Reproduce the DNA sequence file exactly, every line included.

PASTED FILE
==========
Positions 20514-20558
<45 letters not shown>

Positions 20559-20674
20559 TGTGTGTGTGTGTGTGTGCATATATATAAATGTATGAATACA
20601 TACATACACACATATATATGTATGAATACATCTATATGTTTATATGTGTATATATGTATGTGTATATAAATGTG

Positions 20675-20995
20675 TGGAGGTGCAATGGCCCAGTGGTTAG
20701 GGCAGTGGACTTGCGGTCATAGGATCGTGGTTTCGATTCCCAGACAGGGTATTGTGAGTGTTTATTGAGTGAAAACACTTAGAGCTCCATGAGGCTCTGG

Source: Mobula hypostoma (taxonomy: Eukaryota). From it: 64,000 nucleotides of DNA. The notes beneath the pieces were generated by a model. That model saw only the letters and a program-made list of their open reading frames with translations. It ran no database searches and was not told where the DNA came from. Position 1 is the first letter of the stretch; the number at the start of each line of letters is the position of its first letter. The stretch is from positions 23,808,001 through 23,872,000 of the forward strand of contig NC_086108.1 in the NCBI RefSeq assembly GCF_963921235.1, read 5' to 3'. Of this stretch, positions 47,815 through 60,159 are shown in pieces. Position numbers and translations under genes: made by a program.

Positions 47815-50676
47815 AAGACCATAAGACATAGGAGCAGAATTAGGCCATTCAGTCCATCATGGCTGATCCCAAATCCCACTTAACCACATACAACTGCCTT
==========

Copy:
Positions 20514-20558
<45 letters not shown>

Positions 20559-20674
20559 TGTGTGTGTGTGTGTGTGCATATATATAAATGTATGAATACA
20601 TACATACACACATATATATGTATGAATACATCTATATGTTTATATGTGTATATATGTATGTGTATATAAATGTG

Positions 20675-20995
20675 TGGAGGTGCAATGGCCCAGTGGTTAG
20701 GGCAGTGGACTTGCGGTCATAGGATCGTGGTTTCGATTCCCAGACAGGGTATTGTGAGTGTTTATTGAGTGAAAACACTTAGAGCTCCATGAGGCTCTGG

Source: Mobula hypostoma (taxonomy: Eukaryota). From it: 64,000 nucleotides of DNA. The notes beneath the pieces were generated by a model. That model saw only the letters and a program-made list of their open reading frames with translations. It ran no database searches and was not told where the DNA came from. Position 1 is the first letter of the stretch; the number at the start of each line of letters is the position of its first letter. The stretch is from positions 23,808,001 through 23,872,000 of the forward strand of contig NC_086108.1 in the NCBI RefSeq assembly GCF_963921235.1, read 5' to 3'. Of this stretch, positions 47,815 through 60,159 are shown in pieces. Position numbers and translations under genes: made by a program.

Positions 47815-50676
47815 AAGACCATAAGACATAGGAGCAGAATTAGGCCATTCAGTCCATCATGGCTGATCCCAAATCCCACTTAACCACATACAACTGCCTT